[vc_row][vc_column width=”1/1″][text_output]Today is an anniversary.
On the day after Thanksgiving 2009, I got a phone call at 6:30 in the morning from my friend Scott Newport. ivermectin for dog 51 lbs Scott was sobbing but he was able to get out the words I’ll never forget. “Evan just died.”
We all knew this day would come but it doesn’t cushion the shock. I wish you could all know this family. It takes a lot of love and perseverance to live through and beyond what the Newport’s have. I wanted to share a few things with you so that maybe you will know them just a little – and be inspired just a little – and be thankful as much as you care to be.
It took awhile before Scott was ready to talk about the last eight years and how things were going since they day Evan died. In May of 2010, I did get a chance to talk to him again and just let him say what he needed to say. Take some time and listen to these 5 pieces of audio.
Poem – Death Be Denied:
Scott wrote this and shared it with his friends a couple of days ago.
Life: A Series of Natural Occurrences
By Scott Newport
With Thanksgiving only a few meals away my family is still going through the process of losing our little boy Evan. Penni and Noah will be going to her folks’ cabin in rural Kentucky with the cousins; I will stay home and work.
Our son died the day after Thanksgiving last year, only an hour after his night nurse left for the day. It was on my shift that he passed. Being thankful for anything this year has been a struggle. I know there is a list of things to be thankful for but I just can’t seem to reach them.
The last couple of weeks have been a struggle as the first anniversary of his death creeps up on us. I have already experienced these awful feelings with other “firsts.”
I can still relive the anguish of our first Christmas without Evan, when Linda our social worker suggested we light a candle as family and friends filled our home. Before we ate, we gathered around and before praying I pointed to the small, white candle on the fireplace mantel. “This candle is for Evan,” I whispered. No one said anything but it seemed to relieve a bit of the tension in the room.
Or the first Fourth of July without Evan. We visited my folks’ house by Lake Michigan, a place Evan just loved. As I walked the never ending shoreline without him, I remembered the way he loved to let the gentle waves lapping on his feet, but how he’d hated to walk on the sand.
Then there was his first birthday without him, he would have been eight. And the first Mother’s Day. And the first Father’s Day. You see, it has been a brutal year of “firsts.”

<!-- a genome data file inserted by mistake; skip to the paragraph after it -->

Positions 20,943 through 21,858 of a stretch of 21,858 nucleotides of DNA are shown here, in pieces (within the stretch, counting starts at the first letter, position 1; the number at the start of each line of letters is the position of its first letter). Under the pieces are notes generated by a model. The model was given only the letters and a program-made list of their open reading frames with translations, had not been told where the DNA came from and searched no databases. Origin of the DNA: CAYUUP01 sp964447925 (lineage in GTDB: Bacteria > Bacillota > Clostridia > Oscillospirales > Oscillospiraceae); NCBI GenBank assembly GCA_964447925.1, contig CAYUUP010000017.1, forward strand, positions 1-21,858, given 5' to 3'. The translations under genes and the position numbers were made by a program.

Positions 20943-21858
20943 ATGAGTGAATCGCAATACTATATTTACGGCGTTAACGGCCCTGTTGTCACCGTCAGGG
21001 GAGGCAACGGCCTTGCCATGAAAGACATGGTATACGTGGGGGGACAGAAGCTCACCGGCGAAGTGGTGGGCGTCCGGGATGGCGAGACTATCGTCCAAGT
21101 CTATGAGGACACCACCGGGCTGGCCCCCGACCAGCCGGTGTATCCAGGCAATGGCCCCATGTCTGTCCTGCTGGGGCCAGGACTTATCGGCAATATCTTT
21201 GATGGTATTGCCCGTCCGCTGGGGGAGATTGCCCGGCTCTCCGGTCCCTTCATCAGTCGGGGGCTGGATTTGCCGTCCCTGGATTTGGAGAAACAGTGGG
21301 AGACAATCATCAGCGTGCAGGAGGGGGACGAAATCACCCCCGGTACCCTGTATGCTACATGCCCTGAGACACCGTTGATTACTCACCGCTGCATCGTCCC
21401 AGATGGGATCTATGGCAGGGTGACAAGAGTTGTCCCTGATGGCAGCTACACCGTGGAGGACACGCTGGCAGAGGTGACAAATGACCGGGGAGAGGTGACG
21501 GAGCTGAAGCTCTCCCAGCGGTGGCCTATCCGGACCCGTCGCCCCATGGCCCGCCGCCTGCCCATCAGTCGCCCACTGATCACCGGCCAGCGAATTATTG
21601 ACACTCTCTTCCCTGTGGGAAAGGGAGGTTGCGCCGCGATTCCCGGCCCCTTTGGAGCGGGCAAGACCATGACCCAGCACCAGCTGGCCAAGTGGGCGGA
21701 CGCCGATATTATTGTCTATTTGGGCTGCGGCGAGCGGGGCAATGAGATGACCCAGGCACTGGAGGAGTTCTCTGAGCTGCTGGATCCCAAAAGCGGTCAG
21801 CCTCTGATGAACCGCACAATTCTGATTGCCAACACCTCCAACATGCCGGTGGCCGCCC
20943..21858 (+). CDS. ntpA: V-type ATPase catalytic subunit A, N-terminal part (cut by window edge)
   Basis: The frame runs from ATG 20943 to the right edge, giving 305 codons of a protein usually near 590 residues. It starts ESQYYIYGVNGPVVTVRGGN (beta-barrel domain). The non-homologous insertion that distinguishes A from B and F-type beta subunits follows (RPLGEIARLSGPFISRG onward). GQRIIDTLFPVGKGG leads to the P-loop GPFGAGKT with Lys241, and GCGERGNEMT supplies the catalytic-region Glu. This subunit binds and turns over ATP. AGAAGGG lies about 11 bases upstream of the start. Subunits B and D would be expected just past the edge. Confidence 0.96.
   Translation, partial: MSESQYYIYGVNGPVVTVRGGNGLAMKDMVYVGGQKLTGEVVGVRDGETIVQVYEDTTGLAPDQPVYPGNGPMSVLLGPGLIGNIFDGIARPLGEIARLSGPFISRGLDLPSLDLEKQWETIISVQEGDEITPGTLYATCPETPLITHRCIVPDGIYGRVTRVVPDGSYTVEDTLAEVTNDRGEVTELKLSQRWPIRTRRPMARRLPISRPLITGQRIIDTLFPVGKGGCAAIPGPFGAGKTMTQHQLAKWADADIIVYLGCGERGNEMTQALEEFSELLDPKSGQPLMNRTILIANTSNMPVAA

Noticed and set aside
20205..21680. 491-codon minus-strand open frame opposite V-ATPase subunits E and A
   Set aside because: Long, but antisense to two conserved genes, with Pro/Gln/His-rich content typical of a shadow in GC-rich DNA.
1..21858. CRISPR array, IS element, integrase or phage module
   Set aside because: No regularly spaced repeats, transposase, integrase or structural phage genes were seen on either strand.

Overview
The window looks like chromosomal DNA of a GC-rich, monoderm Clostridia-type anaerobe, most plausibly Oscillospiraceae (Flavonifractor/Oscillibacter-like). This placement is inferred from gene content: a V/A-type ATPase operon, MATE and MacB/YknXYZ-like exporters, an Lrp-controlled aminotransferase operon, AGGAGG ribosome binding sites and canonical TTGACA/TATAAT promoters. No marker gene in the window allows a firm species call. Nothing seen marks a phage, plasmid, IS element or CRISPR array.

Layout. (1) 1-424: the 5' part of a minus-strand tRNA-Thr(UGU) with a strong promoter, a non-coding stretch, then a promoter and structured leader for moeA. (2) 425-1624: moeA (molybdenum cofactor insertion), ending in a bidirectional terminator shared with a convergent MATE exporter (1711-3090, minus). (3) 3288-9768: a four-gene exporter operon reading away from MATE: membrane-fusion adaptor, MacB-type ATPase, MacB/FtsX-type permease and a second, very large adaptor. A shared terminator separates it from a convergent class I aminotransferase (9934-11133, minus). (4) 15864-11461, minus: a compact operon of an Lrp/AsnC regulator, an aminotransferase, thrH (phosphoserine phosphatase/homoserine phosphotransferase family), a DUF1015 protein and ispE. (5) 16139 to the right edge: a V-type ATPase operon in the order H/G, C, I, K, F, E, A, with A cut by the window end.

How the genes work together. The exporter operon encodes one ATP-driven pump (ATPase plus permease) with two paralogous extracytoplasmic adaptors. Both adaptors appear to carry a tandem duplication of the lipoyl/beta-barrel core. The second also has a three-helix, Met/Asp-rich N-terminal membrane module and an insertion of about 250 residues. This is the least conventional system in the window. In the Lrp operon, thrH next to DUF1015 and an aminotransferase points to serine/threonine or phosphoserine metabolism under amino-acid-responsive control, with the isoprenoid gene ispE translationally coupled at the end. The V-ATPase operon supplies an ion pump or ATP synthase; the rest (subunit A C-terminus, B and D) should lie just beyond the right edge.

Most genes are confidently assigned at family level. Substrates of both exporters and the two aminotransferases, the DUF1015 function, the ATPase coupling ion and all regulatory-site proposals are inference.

I guess if there is one thing I can be thankful for this year it is the understanding of our grief. Last week as I was driving around in my work van a revelation came to me. For the last couple of weeks I have not been sleeping well and have had a few dreams about Evan. As I drove through a major intersection that I cross every day, the thought of grief as a process came to me. how long does it take ivermectin to kill demodex
To you that may be obvious, but for me it was not. I looked up the definition of the word “process” and read this: “A series of natural occurrences.” You may say that the death of a child is nowhere near a natural occurrence and I would have to agree with you on that, but the process that I am indeed going through is the one that Penni, Noah, Chelsea, and I are all going through together, but at different rates and down varying paths.
So the idea of grief as a process was a revelation for me because I have kept trying to figure this all out and somehow understand our situation now without our little boy, my buddy. In my mind, I have been trying to see the end of all this suffering but really I should just be…I’m still not sure.
Anyway, I think on Thanksgiving Day, I will go to Evan’s grave. I haven’t been there since his bronze headstone was placed. A friend of ours paid for it because we couldn’t afford it. The reason I haven’t been there is because I feel like seeing the headstone will be another affirmation, another nail in the coffin. But maybe it is time for me to go, maybe I will be comforted and thankful in knowing that this is a process and that I can go at my own pace—even if I can’t see the end in sight.